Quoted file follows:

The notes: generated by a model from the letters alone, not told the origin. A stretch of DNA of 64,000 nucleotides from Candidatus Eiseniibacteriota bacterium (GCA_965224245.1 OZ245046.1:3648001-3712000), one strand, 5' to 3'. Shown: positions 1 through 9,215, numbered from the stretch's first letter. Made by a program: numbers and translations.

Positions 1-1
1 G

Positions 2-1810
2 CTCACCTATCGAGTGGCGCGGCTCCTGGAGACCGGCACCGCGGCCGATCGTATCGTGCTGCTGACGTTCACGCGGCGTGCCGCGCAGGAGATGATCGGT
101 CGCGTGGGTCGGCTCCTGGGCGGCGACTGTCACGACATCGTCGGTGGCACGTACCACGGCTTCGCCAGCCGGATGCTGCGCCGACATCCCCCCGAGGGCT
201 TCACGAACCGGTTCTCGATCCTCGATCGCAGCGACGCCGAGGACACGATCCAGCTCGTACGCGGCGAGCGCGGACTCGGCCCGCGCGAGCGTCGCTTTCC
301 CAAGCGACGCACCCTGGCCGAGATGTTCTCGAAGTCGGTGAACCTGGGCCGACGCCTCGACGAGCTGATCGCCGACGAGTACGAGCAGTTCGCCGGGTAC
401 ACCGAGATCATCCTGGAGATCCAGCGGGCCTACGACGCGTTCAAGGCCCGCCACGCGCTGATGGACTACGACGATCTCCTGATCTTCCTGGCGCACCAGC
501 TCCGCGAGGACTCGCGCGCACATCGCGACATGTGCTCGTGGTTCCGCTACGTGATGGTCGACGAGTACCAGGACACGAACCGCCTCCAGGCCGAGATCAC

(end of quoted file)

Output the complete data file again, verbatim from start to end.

The notes: generated by a model from the letters alone, not told the origin. A stretch of DNA of 64,000 nucleotides from Candidatus Eiseniibacteriota bacterium (GCA_965224245.1 OZ245046.1:3648001-3712000), one strand, 5' to 3'. Shown: positions 1 through 9,215, numbered from the stretch's first letter. Made by a program: numbers and translations.

Positions 1-1
1 G

Positions 2-1810
2 CTCACCTATCGAGTGGCGCGGCTCCTGGAGACCGGCACCGCGGCCGATCGTATCGTGCTGCTGACGTTCACGCGGCGTGCCGCGCAGGAGATGATCGGT
101 CGCGTGGGTCGGCTCCTGGGCGGCGACTGTCACGACATCGTCGGTGGCACGTACCACGGCTTCGCCAGCCGGATGCTGCGCCGACATCCCCCCGAGGGCT
201 TCACGAACCGGTTCTCGATCCTCGATCGCAGCGACGCCGAGGACACGATCCAGCTCGTACGCGGCGAGCGCGGACTCGGCCCGCGCGAGCGTCGCTTTCC
301 CAAGCGACGCACCCTGGCCGAGATGTTCTCGAAGTCGGTGAACCTGGGCCGACGCCTCGACGAGCTGATCGCCGACGAGTACGAGCAGTTCGCCGGGTAC
401 ACCGAGATCATCCTGGAGATCCAGCGGGCCTACGACGCGTTCAAGGCCCGCCACGCGCTGATGGACTACGACGATCTCCTGATCTTCCTGGCGCACCAGC
501 TCCGCGAGGACTCGCGCGCACATCGCGACATGTGCTCGTGGTTCCGCTACGTGATGGTCGACGAGTACCAGGACACGAACCGCCTCCAGGCCGAGATCAC